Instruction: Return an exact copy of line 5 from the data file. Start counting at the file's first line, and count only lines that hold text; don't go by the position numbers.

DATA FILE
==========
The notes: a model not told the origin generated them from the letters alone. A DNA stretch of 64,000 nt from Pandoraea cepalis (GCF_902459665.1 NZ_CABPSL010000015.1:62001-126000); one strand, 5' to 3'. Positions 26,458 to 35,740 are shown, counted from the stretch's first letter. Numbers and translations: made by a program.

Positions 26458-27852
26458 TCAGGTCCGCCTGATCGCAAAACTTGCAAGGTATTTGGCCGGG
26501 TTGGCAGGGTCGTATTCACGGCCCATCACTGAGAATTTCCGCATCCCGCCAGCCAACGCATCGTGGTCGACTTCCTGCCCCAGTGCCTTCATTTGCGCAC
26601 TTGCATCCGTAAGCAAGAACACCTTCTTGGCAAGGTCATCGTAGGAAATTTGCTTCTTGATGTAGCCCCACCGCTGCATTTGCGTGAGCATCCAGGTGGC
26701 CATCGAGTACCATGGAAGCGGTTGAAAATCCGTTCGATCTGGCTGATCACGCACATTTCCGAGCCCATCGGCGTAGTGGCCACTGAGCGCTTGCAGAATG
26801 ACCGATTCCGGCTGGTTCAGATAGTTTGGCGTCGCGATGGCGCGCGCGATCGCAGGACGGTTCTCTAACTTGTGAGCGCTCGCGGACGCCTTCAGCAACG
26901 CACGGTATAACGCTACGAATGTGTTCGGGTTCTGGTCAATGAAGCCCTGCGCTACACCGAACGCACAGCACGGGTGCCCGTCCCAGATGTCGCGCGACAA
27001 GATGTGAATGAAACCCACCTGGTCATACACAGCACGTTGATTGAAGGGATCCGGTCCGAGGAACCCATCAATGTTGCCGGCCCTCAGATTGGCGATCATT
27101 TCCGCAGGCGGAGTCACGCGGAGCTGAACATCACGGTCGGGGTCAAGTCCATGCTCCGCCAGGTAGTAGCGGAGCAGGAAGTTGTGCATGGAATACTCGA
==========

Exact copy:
26601 TTGCATCCGTAAGCAAGAACACCTTCTTGGCAAGGTCATCGTAGGAAATTTGCTTCTTGATGTAGCCCCACCGCTGCATTTGCGTGAGCATCCAGGTGGC